After a beloved family member is drowned in a devastating flood, Bede and Elin Sherwell want nothing more than to be left in peace to pursue their off-grid life. But when the very real prospect of fracking hits their village, they are drawn in to the frontline protests. During a spring of relentless rain, a series of mysterious threats and suspicious accidents put friendships on the line and the Sherwells' marriage under unbearable tension. Is there a connection with their uncle's death? As the river rises under torrential rain, pressure mounts, Bede's sense of self begins to crumble and Elin is no longer sure who to believe or what to believe in.
Thanks to Emma at damp pebbles tours and Honno Press for my copy and invite to the blog tour for this terrific new thriller from Alison Layland, Riverflow,
Today I’ve got a bit of Q and A with Alison Layland for you..
First of all, can you please tell us about your latest book:
Riverflow is a novel of village tensions, environmental protests and family secrets, played out against a background of fracking and floods on the river Severn.
Where do you find inspiration for your novels?
My characters and their stories are inspired by ongoing observations and an active imagination! I love stories about characters’ past mistakes coming back to haunt them, and conflicts between people from different walks of life.
The themes and background to my novels relate to issues I’m passionate about; in Someone Else’s Conflict this is both the lasting effects of war and the problems facing economic migrants, and in Riverflow it’s my passion for the environment: the growing ecological crisis, how to deal with it and how this affects individuals.
I’m also inspired by music – I have a playlist for each novel I write – and pictures – I’m a hoarder of atmospheric photos and postcards.
Who is your writing hero?
JRR Tolkien was such an influence on me in my childhood and teenage years.
Which book do you wish you had written?
Riddley Walker by Russell Hoban – a post-apocalyptic novel about a young man’s coming-of-age in a post-nuclear Kent several centuries in the future. I love the inventiveness of the language, the way half-remembered history and science become legend, and (despite the setting) the warmth and humour.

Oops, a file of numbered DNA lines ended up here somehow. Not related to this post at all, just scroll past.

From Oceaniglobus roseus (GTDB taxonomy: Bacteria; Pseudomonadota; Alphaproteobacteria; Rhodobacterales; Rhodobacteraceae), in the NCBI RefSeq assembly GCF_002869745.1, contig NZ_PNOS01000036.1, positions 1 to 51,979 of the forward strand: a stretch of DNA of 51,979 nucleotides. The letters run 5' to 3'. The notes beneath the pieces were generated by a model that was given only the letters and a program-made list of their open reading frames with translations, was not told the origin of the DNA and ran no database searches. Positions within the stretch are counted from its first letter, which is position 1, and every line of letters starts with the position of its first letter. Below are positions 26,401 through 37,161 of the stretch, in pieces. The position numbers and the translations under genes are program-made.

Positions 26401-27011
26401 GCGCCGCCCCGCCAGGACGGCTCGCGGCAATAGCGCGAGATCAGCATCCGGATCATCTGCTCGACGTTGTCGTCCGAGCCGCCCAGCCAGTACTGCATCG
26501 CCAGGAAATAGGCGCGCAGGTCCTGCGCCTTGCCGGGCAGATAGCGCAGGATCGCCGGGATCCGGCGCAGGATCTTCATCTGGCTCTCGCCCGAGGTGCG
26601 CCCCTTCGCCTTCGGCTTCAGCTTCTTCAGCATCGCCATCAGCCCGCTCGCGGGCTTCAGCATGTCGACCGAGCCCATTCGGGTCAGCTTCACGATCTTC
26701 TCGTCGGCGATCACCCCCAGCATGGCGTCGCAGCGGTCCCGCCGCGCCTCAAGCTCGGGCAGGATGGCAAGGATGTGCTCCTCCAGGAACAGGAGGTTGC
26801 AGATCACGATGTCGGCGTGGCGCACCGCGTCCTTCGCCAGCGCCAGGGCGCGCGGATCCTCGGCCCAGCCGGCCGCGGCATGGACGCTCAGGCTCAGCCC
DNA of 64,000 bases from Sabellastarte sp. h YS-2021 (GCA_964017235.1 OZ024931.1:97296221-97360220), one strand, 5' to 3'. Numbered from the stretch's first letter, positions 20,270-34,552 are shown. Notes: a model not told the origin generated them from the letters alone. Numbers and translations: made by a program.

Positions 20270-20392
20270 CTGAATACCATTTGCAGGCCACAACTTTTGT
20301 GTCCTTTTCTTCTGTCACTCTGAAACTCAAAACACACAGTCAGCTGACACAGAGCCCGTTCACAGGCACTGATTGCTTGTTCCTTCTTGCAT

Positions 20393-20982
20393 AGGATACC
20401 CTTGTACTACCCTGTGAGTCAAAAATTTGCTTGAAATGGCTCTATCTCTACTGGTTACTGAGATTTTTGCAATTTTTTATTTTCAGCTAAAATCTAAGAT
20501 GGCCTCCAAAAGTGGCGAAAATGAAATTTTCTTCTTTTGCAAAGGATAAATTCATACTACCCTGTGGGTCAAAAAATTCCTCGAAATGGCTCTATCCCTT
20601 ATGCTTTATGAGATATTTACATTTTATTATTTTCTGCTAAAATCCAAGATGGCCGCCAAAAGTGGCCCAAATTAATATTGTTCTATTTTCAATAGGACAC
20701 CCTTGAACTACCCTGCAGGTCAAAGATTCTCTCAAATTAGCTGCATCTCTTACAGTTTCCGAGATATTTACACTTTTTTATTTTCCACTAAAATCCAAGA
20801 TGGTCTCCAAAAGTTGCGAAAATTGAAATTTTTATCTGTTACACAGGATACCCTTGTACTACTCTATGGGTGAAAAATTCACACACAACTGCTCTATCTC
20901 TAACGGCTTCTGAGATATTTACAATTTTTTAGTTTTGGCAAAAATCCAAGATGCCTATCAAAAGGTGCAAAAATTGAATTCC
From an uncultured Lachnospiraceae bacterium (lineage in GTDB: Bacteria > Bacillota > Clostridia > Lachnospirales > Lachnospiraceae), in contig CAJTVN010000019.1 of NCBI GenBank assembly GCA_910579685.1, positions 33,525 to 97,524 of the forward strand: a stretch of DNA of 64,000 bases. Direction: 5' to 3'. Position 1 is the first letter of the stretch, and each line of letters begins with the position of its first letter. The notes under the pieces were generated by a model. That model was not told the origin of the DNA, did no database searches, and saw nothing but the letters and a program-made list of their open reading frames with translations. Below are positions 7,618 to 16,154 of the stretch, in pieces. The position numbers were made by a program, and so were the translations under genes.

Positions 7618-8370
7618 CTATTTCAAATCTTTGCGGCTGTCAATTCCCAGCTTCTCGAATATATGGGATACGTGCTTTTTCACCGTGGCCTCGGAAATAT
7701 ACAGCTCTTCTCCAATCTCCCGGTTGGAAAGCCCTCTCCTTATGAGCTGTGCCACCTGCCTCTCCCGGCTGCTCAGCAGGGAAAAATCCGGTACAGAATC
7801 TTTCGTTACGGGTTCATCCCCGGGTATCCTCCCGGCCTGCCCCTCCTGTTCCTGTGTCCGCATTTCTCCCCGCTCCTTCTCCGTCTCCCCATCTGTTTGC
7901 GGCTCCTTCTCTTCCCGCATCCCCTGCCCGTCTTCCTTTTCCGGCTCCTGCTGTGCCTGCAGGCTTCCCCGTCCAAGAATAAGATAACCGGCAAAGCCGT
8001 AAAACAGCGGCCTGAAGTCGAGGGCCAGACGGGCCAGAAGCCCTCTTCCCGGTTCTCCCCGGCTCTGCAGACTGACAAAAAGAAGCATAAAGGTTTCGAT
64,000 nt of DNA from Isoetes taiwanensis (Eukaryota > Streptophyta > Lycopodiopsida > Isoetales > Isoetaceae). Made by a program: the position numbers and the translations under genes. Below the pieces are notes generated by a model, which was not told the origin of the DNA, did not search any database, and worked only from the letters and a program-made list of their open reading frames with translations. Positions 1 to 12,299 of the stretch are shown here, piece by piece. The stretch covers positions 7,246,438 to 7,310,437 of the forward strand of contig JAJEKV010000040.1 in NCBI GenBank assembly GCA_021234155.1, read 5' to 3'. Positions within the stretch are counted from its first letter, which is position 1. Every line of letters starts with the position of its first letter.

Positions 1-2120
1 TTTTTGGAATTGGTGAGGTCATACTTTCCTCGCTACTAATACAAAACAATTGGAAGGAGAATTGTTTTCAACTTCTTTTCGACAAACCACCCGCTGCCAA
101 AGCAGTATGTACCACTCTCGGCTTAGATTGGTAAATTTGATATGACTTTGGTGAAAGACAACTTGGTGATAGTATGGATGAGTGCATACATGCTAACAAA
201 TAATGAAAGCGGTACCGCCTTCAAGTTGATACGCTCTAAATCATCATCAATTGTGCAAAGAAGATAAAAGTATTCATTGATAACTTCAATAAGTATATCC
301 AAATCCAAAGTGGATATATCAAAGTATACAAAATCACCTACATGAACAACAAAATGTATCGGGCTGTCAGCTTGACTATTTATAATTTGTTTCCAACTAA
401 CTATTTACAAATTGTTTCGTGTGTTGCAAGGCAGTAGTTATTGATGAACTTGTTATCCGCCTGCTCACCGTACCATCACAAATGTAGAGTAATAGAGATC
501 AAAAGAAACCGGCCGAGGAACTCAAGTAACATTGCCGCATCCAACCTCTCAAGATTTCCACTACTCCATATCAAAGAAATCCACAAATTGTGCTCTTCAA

What advice would you give to someone considering taking the plunge and attempting to write their first novel?
Go for it! Write for the enjoyment of writing. I’m not much of a planner, so in my first drafts, I’m very much following my nose, so I plan and edit a lot in subsequent drafts – research and meticulous revision are essential, but don’t let them stop you in the early stages.
If you could have a dinner party and invite three other writers (living or dead), who would you invite?
Only three? An unlikely combination, but maybe Margaret Atwood, TC Boyle and China Miéville – they all seem so witty and insightful in different ways; I’d enjoy sitting back and listening to the conversation!
What’s the one question you wish I had asked and what’s the answer?
Do you do a lot of research for your novels and how do you go about it?
In addition to reading widely, both non-fiction and fiction, in the subject areas I’m interested in, together with extensive online research, I also like hands-on experience, including visiting my locations. For Someone Else’s Conflict with its background in the Croatian conflict, this was an excellent excuse to spend time in Croatia and the other Balkan countries, and I even began learning the language to get a feel for my Croatian characters. For Riverflow, set in Shropshire and therefore much closer to home, I was able to combine research with lovely writing retreats, as I booked a couple of AirBnB stays on a permaculture farm and an offgridsmallholding; similarly, going to support the anti-fracking protests at Preston New Road in Lancashire was something I wanted to do, but also gave me excellent insights for my novel.
Alison Layland is a writer and translator. Raised in Newark and Bradford, she now lives on the Wales/Shropshire border. She studied Anglo-Saxon, Norse and Celtic at Cambridge University and translates from German, French and Welsh into English. Her published translations include a number of bestselling novels.
You can buy Riverflow by following these links..
And you can follow Alison here...